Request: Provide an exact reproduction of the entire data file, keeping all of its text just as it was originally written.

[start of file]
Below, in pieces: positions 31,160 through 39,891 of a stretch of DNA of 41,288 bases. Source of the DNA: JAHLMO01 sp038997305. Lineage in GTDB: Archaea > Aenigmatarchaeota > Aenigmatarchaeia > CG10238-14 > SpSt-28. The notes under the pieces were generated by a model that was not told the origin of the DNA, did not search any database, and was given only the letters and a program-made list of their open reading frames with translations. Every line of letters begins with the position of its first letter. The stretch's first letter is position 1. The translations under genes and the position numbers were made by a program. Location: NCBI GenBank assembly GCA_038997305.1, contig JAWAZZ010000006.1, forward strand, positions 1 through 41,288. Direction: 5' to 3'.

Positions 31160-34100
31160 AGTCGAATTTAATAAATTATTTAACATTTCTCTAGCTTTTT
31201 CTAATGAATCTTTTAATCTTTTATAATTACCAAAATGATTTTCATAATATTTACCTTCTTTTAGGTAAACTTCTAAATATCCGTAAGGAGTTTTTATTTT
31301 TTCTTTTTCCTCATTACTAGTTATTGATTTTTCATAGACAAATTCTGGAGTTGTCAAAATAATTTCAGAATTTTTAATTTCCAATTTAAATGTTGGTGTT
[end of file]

Below, in pieces: positions 31,160 through 39,891 of a stretch of DNA of 41,288 bases. Source of the DNA: JAHLMO01 sp038997305. Lineage in GTDB: Archaea > Aenigmatarchaeota > Aenigmatarchaeia > CG10238-14 > SpSt-28. The notes under the pieces were generated by a model that was not told the origin of the DNA, did not search any database, and was given only the letters and a program-made list of their open reading frames with translations. Every line of letters begins with the position of its first letter. The stretch's first letter is position 1. The translations under genes and the position numbers were made by a program. Location: NCBI GenBank assembly GCA_038997305.1, contig JAWAZZ010000006.1, forward strand, positions 1 through 41,288. Direction: 5' to 3'.

Positions 31160-34100
31160 AGTCGAATTTAATAAATTATTTAACATTTCTCTAGCTTTTT
31201 CTAATGAATCTTTTAATCTTTTATAATTACCAAAATGATTTTCATAATATTTACCTTCTTTTAGGTAAACTTCTAAATATCCGTAAGGAGTTTTTATTTT
31301 TTCTTTTTCCTCATTACTAGTTATTGATTTTTCATAGACAAATTCTGGAGTTGTCAAAATAATTTCAGAATTTTTAATTTCCAATTTAAATGTTGGTGTT